From Computer History Wiki
- The TPA-11/580 is the fastest and high-performance 32-bit, open architecture member of the KFKI TPA-family. With a microcoded central processing unit, the speed and performance is due to its efficient instruction set and the paralell execution of independent procedures. Its operating system is the VAX/VMS virtual memory management system that can use up to 4 GBs of memory and can work with intrinsically infinte programlengths" (KFKI TPA-11/580 Hardware Handbook)
- After producing PDP-11 clones, KFKI decided to build a "clone" of the Digital VAX-11/780. There was great demand on computers of this size and performance, but due to the restrictions of the "western countries", no real VAX was allowed to be shipped to Hungary or to any other country of the "eastern bloc". The VAX had an appeal with its PDP-11 compatibility mode, and it was microcoded, so the main goal was to construct an "iron" that runs the original microcode.
- The project started in 1983, and ended in 1987. Cloning the VAX-11/780 was hard, because the development team didn't had a machine to examine, they used what they could get access to, so the process took rather long time.
- The main specifications of the TPA-11/580:
- Microcoded 32-bit CPU:
- 244 native instruction + PDP-11 instructions for compatibility mode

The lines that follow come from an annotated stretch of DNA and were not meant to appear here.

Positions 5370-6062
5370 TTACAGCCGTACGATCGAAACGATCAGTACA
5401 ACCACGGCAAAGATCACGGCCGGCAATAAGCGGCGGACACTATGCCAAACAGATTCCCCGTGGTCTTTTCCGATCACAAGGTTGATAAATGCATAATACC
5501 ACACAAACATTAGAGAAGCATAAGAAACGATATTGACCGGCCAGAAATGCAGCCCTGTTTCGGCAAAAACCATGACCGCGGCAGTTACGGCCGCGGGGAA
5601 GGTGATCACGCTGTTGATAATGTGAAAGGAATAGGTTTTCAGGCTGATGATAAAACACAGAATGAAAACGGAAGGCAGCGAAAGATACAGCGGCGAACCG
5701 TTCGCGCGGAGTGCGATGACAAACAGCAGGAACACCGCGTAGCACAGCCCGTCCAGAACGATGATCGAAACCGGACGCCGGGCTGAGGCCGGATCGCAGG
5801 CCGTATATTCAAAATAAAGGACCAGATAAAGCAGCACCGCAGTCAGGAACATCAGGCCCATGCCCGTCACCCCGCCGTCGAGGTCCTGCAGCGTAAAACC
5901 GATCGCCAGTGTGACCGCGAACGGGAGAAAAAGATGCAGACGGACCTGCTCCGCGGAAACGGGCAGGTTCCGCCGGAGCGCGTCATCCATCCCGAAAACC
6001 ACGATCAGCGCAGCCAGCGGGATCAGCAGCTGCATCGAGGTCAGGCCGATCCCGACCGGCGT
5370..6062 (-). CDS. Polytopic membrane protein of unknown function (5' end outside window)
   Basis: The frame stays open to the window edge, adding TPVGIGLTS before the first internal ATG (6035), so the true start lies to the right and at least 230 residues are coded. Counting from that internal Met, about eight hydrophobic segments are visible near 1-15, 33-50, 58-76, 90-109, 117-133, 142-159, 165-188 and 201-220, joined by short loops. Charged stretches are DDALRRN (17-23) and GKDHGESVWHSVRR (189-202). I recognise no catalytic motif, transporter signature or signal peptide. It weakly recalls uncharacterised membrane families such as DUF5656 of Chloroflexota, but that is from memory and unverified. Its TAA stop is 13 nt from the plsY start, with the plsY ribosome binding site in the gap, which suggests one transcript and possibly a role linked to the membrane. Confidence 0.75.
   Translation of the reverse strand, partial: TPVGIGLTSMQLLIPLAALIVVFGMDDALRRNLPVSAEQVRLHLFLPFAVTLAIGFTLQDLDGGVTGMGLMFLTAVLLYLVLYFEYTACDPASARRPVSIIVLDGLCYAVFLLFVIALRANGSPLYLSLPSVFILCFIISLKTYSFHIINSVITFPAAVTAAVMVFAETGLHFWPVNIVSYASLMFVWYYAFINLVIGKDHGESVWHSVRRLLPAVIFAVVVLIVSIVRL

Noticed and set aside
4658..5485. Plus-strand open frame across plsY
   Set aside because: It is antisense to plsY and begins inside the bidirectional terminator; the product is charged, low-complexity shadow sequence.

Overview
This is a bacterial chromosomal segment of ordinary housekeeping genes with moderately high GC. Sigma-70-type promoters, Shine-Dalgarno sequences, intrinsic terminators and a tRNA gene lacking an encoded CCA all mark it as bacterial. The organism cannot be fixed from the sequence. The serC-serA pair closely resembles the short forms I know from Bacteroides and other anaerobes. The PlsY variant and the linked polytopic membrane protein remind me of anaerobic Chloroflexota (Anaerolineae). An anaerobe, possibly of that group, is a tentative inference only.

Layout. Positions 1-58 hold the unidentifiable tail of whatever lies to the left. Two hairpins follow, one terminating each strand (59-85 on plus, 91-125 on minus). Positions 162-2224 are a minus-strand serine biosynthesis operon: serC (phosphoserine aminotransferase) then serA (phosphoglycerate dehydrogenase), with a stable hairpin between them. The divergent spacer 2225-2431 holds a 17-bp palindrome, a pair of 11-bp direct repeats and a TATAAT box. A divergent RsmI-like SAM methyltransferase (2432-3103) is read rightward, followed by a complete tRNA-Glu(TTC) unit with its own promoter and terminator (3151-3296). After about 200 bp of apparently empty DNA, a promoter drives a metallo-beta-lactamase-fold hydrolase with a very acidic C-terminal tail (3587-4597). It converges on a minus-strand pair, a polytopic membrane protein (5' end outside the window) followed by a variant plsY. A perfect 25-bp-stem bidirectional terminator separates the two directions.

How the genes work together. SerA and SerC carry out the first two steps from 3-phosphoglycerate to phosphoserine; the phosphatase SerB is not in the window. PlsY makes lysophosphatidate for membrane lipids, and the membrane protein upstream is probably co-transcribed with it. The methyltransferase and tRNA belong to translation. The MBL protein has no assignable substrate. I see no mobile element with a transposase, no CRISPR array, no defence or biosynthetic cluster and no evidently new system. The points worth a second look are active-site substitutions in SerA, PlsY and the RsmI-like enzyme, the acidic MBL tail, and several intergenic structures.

- 16 x 32-bit general purpose register
- 4 CPU operating modes:
- kernel, executive, supervisor, user
- 3 2-bit, high-speed, asynchronous system bus:
- SBI (Synchronous Backplane Interconnect)
- Devices are connected to the SBI via so-called NEXI (plural for NEXUS). There are three kinds of devices on the bus:
- The CPU
- The memory
- Adapters of other busses like UNIBUS (UBA), MASSBUS (MBA)
- The CPU had a cycle time of 200 ns. It was constructed from SSI and MSI ICs (TTL Schottky and ECL). The processor consists of 26 (or 29 depending on options) cards with Intel, AMD, TI and other discrete components. There's no such thing as card-for-card compatibility with the VAX-11/780, so you cannot exchange cards between the TPA CPU and the VAX CPU, but the whole unit operates and looks like from the software's view as if it were an original DEC machine. It run VAX/VMS, the original diagnositics and all software developed for VAX/VMS.
- The memory subsystem consists of the memory controller (connected to the SBI) and the storage modules (connected to the controller). The TPA-11/580 could handle two memory controllers, so the maximal memory ammount with the MS580-C controller was 2x4=8 MB. There was another controller, the MS580-F that was to be able to use 64 MB, but I don't know if that was ever manufactured. The subsystems stores everything in 64-bit quadwords with 8 bit of ECC (Error Correcting Code) information attached to each quadword (which gives 72 bits total).
- The UBA (Unibus Adapter) connects the main system bus to the asychronous UNIBUS. The adapter has its own arbitration and it also translates the 30-bit SBI addresses to 18-bit UNIBUS addresses, handles DMA and data puffering (The UBA does 4 UNIBUS-cycles on one SBI cycle).
- The console system was a qbus machine called TPA-11/110 or TPA-Janus. It was based on the russian MicroPDP-11 compatible Elektronika MC1201.01 card, and contained a 5.25" mini-floppy unit, an EPROM that emulated another floppy and an RX01-compatible floppy disk formatter. This subsystem was able to do everything that an LSI-11-based VAX-console could do, including running diagnostics, doing ODT or bootstrapping the TPA-11/580.
- More than 20 TPA-11/580s were sold.
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